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Yearbook-Style Portraits Of Prisoners Show A Different Side Of Incarceration

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Gaze upon one of Alyse Emdur's collected photographs and a brief sense of confusion takes hold. The adult subjects, dressed in both plain clothes and jumpsuits, stand in front of yearbook-style backdrops, gazing into the camera with varying degrees of smiles plastered across their faces. The eerie, bucolic scenery, so seemingly separate from the subjects and their poses, leads one to wonder where the trove of photos came from.

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Emdur did not capture these images herself; instead, the photos were sent to her from prisons across the country. They're part of a series and book titled "Prison Landscapes," which consists of the unique portraits of inmates alongside Emdur's own snapshots of painted backdrops she's come across in prisons from Texas to California. Together, the pictures illuminate the tension between captivity and the desire for freedom that we don't often confront.

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“Prison visiting room portraits are constructed to intentionally leave out the reality of prison," Emdur explained to Feature Shoot. "The aim of my project is not to be an authority on that which is left out, but to rather make the artifice visible. Although the paintings on the backdrops represent freedom, they are vehicles to control the representation of prisons and prisoners.”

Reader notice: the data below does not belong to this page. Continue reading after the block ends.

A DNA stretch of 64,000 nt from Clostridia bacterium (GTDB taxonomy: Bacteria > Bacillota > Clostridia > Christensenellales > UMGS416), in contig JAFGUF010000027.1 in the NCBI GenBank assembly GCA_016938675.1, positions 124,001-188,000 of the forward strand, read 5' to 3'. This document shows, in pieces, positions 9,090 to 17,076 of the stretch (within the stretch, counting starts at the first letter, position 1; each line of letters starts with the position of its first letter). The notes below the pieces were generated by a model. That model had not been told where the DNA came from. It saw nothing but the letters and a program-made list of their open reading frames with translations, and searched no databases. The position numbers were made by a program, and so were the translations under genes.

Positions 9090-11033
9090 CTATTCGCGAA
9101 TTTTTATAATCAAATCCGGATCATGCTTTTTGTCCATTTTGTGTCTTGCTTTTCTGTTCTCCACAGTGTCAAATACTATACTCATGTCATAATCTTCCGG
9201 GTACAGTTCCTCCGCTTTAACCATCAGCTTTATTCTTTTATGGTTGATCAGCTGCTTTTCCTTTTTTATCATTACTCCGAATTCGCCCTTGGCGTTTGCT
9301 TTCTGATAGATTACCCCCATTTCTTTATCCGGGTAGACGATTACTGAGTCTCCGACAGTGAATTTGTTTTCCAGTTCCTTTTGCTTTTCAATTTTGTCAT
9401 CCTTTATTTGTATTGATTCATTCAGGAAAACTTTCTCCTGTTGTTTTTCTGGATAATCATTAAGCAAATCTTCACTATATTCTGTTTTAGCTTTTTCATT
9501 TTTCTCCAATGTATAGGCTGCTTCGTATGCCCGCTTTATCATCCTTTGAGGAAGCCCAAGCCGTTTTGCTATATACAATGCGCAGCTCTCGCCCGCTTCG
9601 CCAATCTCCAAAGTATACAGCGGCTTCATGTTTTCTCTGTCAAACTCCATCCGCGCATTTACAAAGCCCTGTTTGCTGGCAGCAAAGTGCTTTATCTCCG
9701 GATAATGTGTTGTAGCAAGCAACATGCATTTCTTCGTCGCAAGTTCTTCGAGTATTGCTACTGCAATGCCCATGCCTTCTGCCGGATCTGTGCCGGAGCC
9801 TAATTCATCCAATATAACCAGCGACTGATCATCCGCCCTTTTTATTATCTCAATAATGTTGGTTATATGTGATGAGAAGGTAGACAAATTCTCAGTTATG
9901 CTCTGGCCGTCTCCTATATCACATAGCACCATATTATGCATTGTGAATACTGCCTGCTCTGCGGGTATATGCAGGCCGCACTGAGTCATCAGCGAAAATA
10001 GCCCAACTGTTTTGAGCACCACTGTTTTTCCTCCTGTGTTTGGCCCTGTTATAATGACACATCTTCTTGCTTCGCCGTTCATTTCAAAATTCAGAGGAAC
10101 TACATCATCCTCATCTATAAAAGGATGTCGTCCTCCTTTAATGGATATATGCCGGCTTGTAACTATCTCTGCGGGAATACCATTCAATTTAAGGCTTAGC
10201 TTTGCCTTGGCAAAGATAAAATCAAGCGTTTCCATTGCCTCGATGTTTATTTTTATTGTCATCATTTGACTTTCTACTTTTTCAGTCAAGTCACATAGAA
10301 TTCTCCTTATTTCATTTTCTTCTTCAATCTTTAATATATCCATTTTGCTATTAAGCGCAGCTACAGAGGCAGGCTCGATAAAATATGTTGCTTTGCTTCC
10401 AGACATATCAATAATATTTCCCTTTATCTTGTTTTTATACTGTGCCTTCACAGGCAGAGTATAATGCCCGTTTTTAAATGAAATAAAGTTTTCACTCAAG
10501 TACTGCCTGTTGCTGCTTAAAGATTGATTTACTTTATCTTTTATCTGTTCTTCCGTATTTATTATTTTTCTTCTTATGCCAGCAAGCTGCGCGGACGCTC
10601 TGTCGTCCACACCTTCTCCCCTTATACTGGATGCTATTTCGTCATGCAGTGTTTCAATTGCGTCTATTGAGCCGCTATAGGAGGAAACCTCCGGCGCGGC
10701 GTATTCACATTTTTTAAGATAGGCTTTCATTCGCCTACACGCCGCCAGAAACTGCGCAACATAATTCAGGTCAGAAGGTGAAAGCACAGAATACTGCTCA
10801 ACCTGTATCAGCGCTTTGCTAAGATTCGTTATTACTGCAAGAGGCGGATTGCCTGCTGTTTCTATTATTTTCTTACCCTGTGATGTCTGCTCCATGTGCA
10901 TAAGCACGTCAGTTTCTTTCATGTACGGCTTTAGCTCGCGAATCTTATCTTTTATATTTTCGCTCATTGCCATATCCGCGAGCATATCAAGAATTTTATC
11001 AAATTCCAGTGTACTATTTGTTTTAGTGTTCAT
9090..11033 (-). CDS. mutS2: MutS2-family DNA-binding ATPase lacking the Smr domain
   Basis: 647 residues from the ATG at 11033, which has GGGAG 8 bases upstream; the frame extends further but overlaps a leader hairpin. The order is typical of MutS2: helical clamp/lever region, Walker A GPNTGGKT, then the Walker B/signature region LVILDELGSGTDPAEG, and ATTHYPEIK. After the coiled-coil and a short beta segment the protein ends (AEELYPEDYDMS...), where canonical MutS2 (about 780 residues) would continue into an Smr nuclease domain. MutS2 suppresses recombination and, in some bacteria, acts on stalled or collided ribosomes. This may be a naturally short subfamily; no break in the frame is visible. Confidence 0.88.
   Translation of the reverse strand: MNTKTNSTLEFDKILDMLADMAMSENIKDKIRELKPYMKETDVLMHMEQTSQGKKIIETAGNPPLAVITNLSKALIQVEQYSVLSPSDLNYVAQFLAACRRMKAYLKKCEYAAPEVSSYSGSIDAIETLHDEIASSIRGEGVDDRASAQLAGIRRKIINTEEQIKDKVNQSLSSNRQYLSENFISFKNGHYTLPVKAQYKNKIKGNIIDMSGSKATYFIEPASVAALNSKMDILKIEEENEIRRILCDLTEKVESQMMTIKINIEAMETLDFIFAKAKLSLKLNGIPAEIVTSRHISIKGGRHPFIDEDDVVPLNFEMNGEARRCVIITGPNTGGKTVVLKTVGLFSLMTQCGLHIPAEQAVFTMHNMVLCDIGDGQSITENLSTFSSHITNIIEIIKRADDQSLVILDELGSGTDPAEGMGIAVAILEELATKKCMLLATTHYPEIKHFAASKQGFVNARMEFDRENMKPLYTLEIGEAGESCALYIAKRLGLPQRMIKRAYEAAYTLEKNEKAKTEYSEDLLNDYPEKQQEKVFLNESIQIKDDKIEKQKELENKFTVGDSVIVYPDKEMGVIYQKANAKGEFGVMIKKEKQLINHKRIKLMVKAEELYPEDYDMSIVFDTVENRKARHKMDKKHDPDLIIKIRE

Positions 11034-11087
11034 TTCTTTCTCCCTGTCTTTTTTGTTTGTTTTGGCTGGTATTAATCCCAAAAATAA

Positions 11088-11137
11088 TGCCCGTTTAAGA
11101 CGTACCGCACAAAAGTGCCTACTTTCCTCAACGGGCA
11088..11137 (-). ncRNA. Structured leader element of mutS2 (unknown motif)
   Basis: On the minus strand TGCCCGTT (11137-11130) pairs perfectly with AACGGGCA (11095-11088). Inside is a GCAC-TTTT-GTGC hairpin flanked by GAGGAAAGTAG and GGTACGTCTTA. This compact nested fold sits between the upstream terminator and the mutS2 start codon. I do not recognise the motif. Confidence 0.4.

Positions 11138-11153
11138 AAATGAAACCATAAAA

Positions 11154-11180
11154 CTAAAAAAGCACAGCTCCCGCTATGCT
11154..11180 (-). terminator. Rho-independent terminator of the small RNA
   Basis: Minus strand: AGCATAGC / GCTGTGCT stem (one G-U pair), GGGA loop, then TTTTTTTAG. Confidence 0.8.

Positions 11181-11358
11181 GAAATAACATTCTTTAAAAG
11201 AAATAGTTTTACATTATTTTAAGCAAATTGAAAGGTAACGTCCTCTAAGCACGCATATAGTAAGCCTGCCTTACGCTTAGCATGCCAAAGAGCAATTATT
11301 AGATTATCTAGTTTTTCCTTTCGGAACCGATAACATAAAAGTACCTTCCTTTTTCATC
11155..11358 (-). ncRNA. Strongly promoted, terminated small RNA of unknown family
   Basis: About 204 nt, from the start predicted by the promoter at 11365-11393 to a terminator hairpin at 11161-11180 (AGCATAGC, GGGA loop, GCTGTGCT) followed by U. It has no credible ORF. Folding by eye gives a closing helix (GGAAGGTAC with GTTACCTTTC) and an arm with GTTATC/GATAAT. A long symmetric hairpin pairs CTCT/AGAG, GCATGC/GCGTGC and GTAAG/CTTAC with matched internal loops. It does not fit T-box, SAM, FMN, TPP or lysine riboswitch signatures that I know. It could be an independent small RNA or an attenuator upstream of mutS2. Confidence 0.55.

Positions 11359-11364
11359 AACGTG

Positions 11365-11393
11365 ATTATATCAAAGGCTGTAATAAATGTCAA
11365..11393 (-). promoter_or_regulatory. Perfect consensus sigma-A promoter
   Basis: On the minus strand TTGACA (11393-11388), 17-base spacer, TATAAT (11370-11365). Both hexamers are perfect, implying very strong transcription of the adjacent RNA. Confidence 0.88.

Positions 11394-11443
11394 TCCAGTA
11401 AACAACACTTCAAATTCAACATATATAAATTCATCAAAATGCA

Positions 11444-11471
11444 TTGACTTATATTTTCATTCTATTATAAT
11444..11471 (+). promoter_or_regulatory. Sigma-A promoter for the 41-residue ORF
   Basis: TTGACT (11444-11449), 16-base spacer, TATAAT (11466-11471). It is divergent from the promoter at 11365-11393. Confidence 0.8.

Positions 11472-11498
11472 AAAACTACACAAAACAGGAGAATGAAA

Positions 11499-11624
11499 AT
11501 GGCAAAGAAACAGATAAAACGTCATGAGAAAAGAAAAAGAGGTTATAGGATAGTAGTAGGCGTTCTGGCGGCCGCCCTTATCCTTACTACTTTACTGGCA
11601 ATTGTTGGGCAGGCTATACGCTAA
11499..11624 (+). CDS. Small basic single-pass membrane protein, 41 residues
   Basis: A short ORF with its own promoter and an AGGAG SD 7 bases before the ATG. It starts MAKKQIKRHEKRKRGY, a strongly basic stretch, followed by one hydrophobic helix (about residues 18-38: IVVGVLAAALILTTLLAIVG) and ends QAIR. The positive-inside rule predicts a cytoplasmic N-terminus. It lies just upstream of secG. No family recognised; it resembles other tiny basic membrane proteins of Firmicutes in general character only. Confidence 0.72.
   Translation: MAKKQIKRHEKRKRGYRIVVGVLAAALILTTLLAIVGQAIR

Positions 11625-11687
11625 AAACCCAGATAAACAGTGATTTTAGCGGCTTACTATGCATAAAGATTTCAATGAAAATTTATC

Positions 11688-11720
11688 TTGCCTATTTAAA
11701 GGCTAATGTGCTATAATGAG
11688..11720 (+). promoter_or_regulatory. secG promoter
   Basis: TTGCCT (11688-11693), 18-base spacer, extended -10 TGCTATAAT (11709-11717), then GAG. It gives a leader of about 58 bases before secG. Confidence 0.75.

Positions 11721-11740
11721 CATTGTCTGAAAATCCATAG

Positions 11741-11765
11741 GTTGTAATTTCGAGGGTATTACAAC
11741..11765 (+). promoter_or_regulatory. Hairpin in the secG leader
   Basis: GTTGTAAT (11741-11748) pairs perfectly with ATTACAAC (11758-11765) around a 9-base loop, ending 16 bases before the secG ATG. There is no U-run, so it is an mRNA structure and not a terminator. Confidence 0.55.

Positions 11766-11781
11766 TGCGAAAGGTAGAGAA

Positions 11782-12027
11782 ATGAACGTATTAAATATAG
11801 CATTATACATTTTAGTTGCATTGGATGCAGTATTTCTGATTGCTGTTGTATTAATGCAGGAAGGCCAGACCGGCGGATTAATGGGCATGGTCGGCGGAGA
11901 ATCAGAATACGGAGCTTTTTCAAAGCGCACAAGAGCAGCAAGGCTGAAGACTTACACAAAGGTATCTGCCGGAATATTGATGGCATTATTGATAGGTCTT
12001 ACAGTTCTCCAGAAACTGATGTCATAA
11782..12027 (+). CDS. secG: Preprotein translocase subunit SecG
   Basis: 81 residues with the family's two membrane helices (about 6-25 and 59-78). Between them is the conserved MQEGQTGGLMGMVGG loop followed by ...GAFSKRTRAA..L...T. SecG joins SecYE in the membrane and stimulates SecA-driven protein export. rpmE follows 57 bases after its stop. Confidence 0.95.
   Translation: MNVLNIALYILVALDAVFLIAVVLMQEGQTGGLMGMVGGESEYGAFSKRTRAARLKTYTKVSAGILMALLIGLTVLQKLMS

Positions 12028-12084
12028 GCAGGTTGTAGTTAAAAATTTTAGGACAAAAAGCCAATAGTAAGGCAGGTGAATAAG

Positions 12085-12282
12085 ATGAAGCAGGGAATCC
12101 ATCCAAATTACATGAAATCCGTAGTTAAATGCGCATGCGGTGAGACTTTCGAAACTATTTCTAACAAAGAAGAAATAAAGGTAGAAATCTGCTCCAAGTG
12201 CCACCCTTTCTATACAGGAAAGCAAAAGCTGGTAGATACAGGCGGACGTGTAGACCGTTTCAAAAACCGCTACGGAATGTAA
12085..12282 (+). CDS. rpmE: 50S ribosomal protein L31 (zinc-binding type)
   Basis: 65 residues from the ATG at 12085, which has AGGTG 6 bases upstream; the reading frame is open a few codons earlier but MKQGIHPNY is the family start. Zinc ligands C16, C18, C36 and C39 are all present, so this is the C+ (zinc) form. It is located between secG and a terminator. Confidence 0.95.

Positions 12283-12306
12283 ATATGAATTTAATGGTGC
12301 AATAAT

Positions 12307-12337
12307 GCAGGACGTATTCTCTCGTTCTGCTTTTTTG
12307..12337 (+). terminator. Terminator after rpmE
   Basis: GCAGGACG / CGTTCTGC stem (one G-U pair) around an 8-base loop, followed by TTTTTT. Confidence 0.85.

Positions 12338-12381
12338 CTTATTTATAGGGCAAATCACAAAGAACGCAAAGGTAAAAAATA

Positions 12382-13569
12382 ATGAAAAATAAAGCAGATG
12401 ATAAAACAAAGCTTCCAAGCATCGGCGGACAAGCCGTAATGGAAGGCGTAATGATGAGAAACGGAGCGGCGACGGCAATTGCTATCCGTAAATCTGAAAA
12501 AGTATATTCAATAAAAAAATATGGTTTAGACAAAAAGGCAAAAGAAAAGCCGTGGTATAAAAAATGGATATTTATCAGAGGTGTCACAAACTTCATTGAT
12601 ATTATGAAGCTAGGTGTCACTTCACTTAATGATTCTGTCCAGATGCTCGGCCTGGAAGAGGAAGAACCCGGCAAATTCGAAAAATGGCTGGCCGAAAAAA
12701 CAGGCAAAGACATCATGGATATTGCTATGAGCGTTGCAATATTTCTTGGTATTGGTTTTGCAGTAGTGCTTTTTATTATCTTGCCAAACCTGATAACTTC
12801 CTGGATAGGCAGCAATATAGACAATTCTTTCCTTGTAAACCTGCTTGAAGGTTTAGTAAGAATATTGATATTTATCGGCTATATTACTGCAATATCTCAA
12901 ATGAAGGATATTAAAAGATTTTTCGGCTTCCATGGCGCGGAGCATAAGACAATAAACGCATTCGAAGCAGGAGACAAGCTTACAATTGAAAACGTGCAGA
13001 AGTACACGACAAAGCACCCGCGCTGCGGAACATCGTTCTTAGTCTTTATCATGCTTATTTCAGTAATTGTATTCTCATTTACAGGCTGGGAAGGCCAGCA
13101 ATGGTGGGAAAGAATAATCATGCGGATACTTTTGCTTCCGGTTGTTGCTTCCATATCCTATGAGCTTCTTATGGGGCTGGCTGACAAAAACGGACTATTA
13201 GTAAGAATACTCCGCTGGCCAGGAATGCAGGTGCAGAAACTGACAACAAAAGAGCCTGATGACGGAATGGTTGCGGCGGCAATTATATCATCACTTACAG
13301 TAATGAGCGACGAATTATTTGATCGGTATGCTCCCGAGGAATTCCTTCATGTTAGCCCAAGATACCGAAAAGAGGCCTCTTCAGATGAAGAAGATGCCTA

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The Los Angeles-based photographer began the project in 2005, after finding a portrait of herself visiting her brother during his incarceration when she was just five years old. Since then she has solicited and received hundreds of portraits from prisoners in similar situations. Though she wasn't present during the actual photo shoots, her outsider perspective provides a crucial foil -- as seen in her zoomed-out images of the backdrops and "studios" themselves.

Emdur's unusual collection also offers a rare glimpse into the prison population devoid of criminal charges and accusations. Scroll through a preview of the series here and check out Emdur's website for more.

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Emdur's photographs are on view as part of "Prison Obscura" at Haverford College’s Cantor Fitzgerald Gallery through March 7, 2014.

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